Denmark–Norway, also known as the Dano–Norwegian Realm, the Oldenburg Monarchy or the Oldenburg realms, was an early modern multi-national and multi-lingual real union consisting of the Kingdom of Denmark, the Kingdom of Norway, the Duchy of Schleswig, and the Duchy of Holstein. The state also claimed sovereignty over two historical peoples: Wends and Goths. Denmark–Norway had several colonies, namely the Danish Gold Coast, the Nicobar Islands, Serampore, Tharangambadi, and the Danish West Indies.

Contents

Early life

The newborn prince with his mother Queen Caroline Matilda Frederik 6s fodsel.jpg
The newborn prince with his mother Queen Caroline Matilda

Frederick was born at Christiansborg Palace in Copenhagen. Frederick belonged to the House of Oldenburg. His parents were King Christian VII and Caroline Matilda of Great Britain. He was born after 15 months of marriage, a day before his father's 19th birthday, when his mother was just 16. As the eldest son of the ruling king, he automatically became crown prince at birth. On 30 January of the same year, he was baptised at Christiansborg Palace by Ludvig Harboe, Bishop of Zealand. His godparents were King Christian VII (his father), the dowager queen Juliana Maria (his step-grandmother) and his half-uncle, Hereditary Prince Frederick (Arveprins Frederik). [3] [4]

Christiansborg Palace castle in Copenhagen, seat of the Danish Parliament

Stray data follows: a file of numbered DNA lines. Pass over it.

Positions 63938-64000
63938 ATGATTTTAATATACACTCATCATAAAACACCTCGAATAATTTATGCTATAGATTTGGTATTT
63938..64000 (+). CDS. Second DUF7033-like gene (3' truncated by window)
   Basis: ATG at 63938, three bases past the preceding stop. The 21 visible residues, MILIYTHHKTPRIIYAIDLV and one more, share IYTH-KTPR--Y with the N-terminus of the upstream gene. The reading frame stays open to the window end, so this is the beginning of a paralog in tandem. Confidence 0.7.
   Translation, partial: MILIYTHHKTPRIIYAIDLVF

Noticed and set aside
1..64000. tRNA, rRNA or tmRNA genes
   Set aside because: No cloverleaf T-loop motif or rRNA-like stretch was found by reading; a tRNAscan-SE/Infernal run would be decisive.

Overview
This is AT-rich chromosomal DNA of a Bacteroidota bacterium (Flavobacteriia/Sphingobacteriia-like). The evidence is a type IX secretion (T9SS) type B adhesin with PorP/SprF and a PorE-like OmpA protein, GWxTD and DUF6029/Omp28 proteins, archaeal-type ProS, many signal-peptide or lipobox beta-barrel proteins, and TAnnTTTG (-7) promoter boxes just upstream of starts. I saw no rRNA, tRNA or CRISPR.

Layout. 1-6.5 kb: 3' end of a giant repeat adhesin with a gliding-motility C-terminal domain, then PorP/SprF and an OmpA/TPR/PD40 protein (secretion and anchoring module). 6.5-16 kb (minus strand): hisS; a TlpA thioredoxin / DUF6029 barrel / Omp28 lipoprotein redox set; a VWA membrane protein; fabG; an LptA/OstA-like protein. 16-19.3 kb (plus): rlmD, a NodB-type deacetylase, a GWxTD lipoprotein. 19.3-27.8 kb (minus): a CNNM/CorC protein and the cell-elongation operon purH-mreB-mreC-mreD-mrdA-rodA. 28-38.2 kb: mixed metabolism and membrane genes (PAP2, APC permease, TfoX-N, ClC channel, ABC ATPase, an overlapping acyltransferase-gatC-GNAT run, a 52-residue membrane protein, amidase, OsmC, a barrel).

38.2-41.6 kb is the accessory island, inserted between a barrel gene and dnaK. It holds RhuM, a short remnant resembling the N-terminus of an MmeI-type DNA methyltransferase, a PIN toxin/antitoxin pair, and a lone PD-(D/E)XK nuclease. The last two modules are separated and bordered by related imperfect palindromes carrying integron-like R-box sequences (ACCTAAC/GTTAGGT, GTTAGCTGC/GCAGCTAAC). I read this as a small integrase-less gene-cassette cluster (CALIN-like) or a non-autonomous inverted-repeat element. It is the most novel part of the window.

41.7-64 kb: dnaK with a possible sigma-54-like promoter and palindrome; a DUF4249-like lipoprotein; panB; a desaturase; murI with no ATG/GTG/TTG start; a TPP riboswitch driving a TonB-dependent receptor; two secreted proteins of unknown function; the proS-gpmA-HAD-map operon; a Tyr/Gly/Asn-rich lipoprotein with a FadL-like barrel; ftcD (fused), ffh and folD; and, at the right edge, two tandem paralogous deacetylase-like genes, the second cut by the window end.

Christiansborg Palace is a palace and government building on the islet of Slotsholmen in central Copenhagen, Denmark. It is the seat of the Danish Parliament, the Danish Prime Minister's Office, and the Supreme Court of Denmark. Also, several parts of the palace are used by the Danish monarch, including the Royal Reception Rooms, the Palace Chapel and the Royal Stables.

Copenhagen Capital of Denmark

Copenhagen is the capital and most populous city of Denmark. As of July 2018, the city has a population of 777,218. It forms the core of the wider urban area of Copenhagen and the Copenhagen metropolitan area. Copenhagen is situated on the eastern coast of the island of Zealand; another small portion of the city is located on Amager, and it is separated from Malmö, Sweden, by the strait of Øresund. The Øresund Bridge connects the two cities by rail and road.

House of Oldenburg dynasty

The House of Oldenburg is a European dynasty of North German origin. It is one of Europe's most influential royal houses, with branches that rule or have ruled in Denmark, Iceland, Greece, Norway, Russia, Sweden, Schleswig, Holstein, and Oldenburg. The current Queen of Denmark and King of Norway, the former King of Greece, the consort of the monarch of the United Kingdom, as well as the first fourteen persons in the line of succession to the British throne, are all patrilineal members of the Glücksburg branch of this house.